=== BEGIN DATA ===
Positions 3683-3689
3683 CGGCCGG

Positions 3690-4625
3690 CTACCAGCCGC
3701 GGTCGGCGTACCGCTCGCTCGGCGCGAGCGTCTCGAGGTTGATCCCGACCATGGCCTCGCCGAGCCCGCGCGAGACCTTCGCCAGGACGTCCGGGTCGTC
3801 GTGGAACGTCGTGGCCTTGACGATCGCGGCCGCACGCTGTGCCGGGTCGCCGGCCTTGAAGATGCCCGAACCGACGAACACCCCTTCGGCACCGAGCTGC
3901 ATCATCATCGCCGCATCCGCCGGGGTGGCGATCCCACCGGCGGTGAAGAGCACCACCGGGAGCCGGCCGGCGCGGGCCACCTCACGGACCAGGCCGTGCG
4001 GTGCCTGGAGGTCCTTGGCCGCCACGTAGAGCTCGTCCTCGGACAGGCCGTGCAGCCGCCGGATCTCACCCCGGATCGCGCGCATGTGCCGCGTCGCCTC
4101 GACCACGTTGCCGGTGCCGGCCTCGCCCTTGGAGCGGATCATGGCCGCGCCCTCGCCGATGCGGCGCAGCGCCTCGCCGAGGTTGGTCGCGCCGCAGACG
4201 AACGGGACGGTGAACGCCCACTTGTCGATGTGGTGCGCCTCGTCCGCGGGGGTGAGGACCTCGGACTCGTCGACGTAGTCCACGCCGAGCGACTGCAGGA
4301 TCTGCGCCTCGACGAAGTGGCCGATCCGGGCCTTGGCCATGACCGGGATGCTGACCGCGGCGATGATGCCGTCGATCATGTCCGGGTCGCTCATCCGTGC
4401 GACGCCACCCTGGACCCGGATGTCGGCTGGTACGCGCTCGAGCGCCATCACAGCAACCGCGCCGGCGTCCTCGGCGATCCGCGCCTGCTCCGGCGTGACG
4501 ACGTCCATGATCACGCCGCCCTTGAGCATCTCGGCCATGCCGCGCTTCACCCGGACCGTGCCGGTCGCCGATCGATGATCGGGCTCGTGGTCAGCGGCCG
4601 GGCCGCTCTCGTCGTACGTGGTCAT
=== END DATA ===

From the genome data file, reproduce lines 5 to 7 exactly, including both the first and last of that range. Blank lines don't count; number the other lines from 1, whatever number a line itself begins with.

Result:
3701 GGTCGGCGTACCGCTCGCTCGGCGCGAGCGTCTCGAGGTTGATCCCGACCATGGCCTCGCCGAGCCCGCGCGAGACCTTCGCCAGGACGTCCGGGTCGTC
3801 GTGGAACGTCGTGGCCTTGACGATCGCGGCCGCACGCTGTGCCGGGTCGCCGGCCTTGAAGATGCCCGAACCGACGAACACCCCTTCGGCACCGAGCTGC
3901 ATCATCATCGCCGCATCCGCCGGGGTGGCGATCCCACCGGCGGTGAAGAGCACCACCGGGAGCCGGCCGGCGCGGGCCACCTCACGGACCAGGCCGTGCG